Of all the performances Margo Martindale has delivered so far in 2016, perhaps her most revealing one has been on the animated Netflix series, BoJack Horseman. What the role reveals, however, is more about our perception of her than who she really is.
On the show–a jazzy, inventive riff on fame and depression–Martindale plays the role she was born for: Character Actress Margo Martindale. (She is never referred to with any fewer than all four words.) It’s telling that Will Arnett, a producer on the show and the voice behind BoJack, refused to take no for an answer when he asked Martindale to voice the character. It would have been tough for the creators of the show to pay tribute to her increasing ubiquity and range without the actress herself on board. Considering that Character Actress Margo Martindale is also a savage, down-for-whatever urban warrior on the show, it’s clear which of her roles seems to have most captured the popular imagination.
Although she came up in the world of theater–starting in her home state, Texas, and eventually New York–Martindale has been a fixture in TV and films since the early ’90s. She popped up consistently in all kinds of projects, slowly earning the title BoJack Horseman ascribed her, and then she found her niche in TV dramas like The Riches and Dexter. When she played the second season Big Bad on the neo-Western Justified, though, Martindale left an indelible impression on viewers and walked away with an Emmy. (Her first of three so far.) While that role may have taken viewers by surprise, by the time she showed up as the tough-as-nails Claudia on The Americans in 2013, it almost felt like typecasting.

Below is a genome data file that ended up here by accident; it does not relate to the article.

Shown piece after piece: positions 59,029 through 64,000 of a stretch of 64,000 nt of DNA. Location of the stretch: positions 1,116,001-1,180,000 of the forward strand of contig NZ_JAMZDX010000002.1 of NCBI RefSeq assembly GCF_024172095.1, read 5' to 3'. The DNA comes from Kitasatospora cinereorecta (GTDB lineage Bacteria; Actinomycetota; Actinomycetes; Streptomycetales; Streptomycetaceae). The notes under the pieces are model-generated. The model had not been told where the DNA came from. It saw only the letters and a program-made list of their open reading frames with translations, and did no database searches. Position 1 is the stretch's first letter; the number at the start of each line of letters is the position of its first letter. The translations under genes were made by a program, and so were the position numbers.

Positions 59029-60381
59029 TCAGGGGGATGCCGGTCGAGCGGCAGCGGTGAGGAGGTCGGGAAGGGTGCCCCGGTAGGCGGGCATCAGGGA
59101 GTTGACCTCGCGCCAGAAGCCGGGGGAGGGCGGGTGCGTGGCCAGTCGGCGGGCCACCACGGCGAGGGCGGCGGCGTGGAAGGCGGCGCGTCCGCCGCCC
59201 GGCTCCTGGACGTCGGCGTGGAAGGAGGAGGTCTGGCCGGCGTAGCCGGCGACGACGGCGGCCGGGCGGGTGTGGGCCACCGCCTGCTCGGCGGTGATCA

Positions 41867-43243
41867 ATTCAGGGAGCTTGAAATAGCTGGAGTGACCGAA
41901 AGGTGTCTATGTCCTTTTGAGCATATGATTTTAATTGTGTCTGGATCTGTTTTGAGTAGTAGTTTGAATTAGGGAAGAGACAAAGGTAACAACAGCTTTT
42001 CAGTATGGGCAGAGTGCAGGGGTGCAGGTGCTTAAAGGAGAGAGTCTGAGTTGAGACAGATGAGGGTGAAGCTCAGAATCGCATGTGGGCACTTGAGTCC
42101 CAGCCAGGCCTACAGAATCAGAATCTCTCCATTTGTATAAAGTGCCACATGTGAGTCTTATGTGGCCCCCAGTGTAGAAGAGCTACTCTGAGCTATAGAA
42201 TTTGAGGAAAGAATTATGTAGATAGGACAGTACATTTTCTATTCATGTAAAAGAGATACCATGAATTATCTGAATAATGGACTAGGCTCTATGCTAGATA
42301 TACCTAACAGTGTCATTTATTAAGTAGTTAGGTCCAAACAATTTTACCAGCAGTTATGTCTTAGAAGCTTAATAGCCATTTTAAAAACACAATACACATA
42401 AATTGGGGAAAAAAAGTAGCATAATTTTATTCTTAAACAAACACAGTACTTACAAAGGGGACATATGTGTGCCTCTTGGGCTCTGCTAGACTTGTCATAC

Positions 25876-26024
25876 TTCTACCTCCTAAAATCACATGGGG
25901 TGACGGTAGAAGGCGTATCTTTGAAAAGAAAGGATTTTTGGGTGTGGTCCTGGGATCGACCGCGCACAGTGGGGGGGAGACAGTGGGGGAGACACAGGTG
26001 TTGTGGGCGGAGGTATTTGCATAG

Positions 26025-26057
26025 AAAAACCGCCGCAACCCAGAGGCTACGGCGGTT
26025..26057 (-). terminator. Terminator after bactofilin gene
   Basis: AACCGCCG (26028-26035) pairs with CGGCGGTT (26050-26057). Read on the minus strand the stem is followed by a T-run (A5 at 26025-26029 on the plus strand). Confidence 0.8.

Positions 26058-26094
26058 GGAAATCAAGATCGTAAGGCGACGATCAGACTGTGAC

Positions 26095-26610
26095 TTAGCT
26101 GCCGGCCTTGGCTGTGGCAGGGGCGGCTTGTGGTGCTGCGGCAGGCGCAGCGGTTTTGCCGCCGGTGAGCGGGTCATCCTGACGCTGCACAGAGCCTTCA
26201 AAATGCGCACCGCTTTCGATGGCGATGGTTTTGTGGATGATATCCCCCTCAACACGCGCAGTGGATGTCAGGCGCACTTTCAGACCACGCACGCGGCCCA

What is it about Margo Martindale that makes her so believable as a heavy? In person, she’s as nice as you could want, with her distinctive and disarming Southern accent. Although she can narrow her eyes into cold, impassive slits onscreen and strike fear in the hearts of men, she also has a deeply expressive face that lends itself to more sympathetic characters. (When I mention her expressive face, Martindale more or less conducts an olympic floor routine of facial elasticity to sidestep this observation in a friendly way.) She can do a lot with a line that may seem to have no subtext as written. And she certainly gets the opportunity to do so in the indie dramedy, The Hollars.
Directed by Jim Krasinski, the new film is about a New York City transplant returning to his home town when his mother is diagnosed with a brain tumor. Watching Martindale disappear into the role of the ailing matriarch will almost make you forget that this is the same woman who plays a ruthless spymaster on The Americans. Almost. As the film continues its theatrical run, Co.Create spoke with Martindale about her late-career explosion and her approach to building a character.
“I don’t know that I ever decided I was gonna be a professional actor,” Martindale says. “I just knew that when I did a play in high school and everybody applauded, the feeling I had was ‘I think this is what I wanna do.’ I don’t even know if I thought it was what I wanted to do but I loved it and it never left.”